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  • Dear Psychiatrists, I Wonder If I Still Have Schizophrenia


    Dear Psychiatrists,

    I wonder if I still have schizophrenia.

    I hear voices at times, and I at times hallucinate. See things that aren't there, feel things that may be a 'figment of my imagination'. Or is it just another diagnosis there for me to take medications? Whether I  have been diagnosed with Bipolar or Schizophrenia, I feel some symptoms can overlap in some places. I have been taking medications for almost a decade now. I am a little tired of medications at most points in my life, but I feel now I have the right combination of medications at least.

    I haven't had such a good 6-months-period for so long. This year has been a good year for me, another year of me discovering myself. From discovering my love for art, to changing my diet and exercising almost every day. I wonder if life can get any better than this, cause at the moment everything seems like smooth-sailing and I don't want to fall into a downward of spiral and depression with no control whatsoever.

    I believe I have the right set of coping mechanisms for everything now. I learn about DBT and the skills I could use to deal with the difficult, emotional turmoils that I sometimes have. 

    So I wonder if I still have schizophrenia.

    Cause everything/life seems to be so good right now.

  • Dating A Girl With A Mental Illness



    Make her feel beautiful every day you see her. Tell her that she's beautiful. Don't judge her for the cycles and seasons she goes through. Believe that part of her recovery is you being there with her through the storm. Understand and listen to her feelings and emotions. Don't be quick to judge her and tell her to snap out of it. Don't tell her to change her way of thinking.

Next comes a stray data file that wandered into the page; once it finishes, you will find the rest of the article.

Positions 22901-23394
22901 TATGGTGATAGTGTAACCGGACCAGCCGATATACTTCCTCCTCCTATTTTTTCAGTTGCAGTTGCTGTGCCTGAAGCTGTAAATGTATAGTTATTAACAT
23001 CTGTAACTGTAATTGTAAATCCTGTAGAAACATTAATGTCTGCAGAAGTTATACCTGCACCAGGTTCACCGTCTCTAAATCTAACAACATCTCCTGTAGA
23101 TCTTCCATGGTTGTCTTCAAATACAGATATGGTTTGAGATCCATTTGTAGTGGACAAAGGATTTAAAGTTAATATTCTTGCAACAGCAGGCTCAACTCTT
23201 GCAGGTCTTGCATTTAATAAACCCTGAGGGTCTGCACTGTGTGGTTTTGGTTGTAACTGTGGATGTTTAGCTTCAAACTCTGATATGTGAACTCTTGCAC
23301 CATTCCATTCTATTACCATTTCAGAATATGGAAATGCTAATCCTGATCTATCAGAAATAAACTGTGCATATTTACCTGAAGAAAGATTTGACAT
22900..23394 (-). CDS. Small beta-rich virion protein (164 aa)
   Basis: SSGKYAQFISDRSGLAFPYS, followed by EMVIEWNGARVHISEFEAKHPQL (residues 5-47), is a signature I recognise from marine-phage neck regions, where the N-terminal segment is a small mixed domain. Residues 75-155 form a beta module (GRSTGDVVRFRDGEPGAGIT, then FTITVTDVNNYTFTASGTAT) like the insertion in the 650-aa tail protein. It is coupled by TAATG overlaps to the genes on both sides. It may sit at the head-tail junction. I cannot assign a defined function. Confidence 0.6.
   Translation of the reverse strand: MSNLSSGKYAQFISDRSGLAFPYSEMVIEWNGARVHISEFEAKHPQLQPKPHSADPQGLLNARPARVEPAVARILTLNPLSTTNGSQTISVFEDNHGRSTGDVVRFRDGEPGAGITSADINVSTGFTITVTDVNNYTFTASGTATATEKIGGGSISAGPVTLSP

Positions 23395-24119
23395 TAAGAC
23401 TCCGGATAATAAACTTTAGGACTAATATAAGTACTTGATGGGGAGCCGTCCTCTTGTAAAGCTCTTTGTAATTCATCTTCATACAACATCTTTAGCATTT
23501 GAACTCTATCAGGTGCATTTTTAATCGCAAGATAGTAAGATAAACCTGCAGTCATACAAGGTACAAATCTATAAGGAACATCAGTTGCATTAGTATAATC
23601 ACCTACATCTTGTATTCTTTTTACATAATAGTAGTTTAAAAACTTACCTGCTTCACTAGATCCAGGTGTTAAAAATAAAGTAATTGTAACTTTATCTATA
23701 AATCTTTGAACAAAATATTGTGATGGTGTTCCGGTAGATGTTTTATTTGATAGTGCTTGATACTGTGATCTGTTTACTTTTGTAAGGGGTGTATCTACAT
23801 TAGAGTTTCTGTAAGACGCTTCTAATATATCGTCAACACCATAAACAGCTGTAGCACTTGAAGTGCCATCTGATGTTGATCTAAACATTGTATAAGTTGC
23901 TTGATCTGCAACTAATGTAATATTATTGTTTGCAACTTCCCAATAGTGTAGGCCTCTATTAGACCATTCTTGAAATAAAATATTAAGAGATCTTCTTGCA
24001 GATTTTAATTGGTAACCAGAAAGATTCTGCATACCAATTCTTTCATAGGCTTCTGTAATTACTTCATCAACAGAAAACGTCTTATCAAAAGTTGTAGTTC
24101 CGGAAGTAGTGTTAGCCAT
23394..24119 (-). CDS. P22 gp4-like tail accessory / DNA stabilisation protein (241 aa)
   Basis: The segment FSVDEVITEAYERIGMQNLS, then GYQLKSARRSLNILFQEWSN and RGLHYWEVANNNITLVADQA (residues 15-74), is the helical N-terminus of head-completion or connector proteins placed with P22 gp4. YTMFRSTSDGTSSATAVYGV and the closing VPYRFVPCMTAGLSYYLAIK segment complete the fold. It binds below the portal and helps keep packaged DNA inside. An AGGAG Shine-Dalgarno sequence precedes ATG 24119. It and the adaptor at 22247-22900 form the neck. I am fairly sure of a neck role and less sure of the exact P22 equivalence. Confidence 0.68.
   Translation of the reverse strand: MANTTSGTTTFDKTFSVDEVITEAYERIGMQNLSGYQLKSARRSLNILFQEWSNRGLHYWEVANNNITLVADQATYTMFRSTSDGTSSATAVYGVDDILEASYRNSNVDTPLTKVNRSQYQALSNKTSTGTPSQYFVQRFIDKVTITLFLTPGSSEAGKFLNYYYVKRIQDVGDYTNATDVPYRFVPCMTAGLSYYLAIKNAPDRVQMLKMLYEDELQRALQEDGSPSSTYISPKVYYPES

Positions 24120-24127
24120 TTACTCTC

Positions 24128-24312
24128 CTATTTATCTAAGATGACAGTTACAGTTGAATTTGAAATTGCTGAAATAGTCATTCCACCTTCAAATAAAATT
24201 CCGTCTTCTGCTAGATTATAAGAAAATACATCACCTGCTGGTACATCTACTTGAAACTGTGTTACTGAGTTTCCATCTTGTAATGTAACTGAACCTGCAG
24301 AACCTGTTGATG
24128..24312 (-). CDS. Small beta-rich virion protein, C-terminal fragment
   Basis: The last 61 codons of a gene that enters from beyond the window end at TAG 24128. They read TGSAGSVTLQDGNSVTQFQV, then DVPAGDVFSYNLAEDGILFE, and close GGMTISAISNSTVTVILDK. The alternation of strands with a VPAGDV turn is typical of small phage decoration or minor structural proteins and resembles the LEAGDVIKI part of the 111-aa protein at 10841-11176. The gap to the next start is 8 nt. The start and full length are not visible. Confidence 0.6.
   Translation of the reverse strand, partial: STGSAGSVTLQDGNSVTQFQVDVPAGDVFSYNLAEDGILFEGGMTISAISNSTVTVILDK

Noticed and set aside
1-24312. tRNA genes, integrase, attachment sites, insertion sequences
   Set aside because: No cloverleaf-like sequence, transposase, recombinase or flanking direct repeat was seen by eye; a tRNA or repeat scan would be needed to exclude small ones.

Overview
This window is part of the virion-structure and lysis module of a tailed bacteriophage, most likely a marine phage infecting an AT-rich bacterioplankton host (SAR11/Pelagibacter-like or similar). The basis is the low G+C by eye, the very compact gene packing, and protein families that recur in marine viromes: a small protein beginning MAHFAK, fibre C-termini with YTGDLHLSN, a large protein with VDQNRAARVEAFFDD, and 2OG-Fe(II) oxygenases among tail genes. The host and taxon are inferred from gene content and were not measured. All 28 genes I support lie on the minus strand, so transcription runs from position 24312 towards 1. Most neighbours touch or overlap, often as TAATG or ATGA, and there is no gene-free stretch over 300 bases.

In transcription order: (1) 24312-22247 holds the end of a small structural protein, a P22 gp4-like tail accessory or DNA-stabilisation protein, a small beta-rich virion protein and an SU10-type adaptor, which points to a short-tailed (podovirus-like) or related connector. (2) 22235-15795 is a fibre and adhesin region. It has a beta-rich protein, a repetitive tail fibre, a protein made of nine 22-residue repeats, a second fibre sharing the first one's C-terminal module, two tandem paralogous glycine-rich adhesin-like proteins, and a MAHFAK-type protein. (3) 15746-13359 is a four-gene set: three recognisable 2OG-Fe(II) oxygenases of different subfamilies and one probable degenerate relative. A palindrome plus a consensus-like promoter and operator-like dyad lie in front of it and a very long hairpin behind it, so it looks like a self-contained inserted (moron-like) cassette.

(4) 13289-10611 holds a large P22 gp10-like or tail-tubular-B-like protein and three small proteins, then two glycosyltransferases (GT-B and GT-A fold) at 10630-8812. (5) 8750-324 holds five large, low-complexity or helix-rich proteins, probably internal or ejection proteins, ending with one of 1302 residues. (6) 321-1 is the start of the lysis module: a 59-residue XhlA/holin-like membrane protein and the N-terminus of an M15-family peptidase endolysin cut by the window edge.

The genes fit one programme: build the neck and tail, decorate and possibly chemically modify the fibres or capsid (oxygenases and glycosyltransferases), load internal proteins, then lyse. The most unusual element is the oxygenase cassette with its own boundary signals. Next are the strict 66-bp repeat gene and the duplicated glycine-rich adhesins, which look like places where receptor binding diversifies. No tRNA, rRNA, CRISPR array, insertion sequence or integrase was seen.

She is a strong woman, for going through what she's experiencing.

    I speak from experience, and it's not an easy journey to date someone with mental health problems. Not saying you shouldn't date someone with mental health problems. A mental health problem is just like any other problem, like cancer and other physical problems. 

    My two year relationship was like an emotional rollercoaster for me, I was and still am a person who has low self-esteem. I act all confident on the outside but on the inside that is really the important part. I get jealous very easily. My partner at the time experienced many times where I approached him about him being unloyal to me. He's allowed to have female friends, as per normal. I felt I was the one to blame for being jealous. Jealousy is about you, I learnt. It's not about the other person and psychology studies shows that jealousy is exhibited from low self-esteem, and not trusting the person and among other things. 

    I would get jealous at the slightest things, my partner talking to his other female friends and when they're laughing together, I was perhaps, a bit delusional (I have been diagnosed with schizo-affective disorder) and I would think they are purposely flirting with each other. It's like little things that makes me go mad.

    I don't know where I am going with this. It's just another blogpost with ramblings.

    Photography by Vee Photography